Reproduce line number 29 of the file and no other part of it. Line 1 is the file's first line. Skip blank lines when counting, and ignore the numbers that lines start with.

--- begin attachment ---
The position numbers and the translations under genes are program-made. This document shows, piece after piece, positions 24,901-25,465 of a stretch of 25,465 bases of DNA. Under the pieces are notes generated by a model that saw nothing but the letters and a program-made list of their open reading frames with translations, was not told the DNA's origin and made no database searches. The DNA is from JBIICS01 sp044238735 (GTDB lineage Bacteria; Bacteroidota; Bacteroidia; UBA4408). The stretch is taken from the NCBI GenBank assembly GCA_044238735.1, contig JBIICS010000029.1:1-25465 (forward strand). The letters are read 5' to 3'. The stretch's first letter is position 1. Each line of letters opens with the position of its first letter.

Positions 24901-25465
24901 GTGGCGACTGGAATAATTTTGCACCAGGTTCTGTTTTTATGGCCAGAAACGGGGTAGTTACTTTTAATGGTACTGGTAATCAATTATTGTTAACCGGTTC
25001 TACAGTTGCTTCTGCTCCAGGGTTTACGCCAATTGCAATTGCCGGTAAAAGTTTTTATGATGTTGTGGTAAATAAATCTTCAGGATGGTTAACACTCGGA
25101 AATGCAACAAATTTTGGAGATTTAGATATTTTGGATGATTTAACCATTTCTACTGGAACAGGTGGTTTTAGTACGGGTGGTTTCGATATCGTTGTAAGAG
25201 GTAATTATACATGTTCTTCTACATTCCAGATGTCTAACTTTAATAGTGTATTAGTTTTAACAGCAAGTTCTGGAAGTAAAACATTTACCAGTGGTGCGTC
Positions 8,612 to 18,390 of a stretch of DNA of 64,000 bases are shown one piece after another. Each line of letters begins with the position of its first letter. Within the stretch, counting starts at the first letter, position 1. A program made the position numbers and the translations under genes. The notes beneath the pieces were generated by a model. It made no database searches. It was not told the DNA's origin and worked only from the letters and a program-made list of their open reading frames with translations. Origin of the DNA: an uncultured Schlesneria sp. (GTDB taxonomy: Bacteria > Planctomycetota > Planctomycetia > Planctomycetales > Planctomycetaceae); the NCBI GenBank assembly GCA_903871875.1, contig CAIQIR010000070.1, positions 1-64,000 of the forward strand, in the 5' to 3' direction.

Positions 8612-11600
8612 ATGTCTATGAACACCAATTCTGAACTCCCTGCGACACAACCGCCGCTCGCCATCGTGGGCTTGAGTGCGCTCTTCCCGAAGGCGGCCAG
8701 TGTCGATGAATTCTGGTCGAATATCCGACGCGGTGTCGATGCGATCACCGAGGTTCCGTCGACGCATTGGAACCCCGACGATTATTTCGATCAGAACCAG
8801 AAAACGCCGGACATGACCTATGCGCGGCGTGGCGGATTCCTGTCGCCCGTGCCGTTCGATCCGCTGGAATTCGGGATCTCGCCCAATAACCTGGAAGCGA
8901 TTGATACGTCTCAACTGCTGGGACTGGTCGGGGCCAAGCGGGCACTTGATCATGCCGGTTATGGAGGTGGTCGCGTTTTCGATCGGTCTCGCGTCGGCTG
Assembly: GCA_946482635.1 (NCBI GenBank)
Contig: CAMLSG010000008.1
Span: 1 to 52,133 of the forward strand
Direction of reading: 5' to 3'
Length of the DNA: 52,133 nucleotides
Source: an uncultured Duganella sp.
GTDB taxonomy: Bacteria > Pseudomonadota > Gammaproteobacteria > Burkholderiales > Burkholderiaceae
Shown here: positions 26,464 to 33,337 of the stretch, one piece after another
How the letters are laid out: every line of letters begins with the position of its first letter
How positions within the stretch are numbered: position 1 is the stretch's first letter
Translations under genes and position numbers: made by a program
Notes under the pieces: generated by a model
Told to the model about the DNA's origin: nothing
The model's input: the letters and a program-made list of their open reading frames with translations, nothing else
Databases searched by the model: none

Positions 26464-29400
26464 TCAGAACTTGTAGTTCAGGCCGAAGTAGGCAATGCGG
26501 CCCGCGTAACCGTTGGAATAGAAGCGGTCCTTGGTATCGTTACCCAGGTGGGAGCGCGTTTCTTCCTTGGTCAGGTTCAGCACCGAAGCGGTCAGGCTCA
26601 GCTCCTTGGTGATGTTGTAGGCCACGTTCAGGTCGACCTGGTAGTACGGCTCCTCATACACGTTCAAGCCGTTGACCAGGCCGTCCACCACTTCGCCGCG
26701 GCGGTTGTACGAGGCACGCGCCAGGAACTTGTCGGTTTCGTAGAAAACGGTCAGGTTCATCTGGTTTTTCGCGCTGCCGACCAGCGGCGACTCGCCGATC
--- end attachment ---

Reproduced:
26464 TCAGAACTTGTAGTTCAGGCCGAAGTAGGCAATGCGG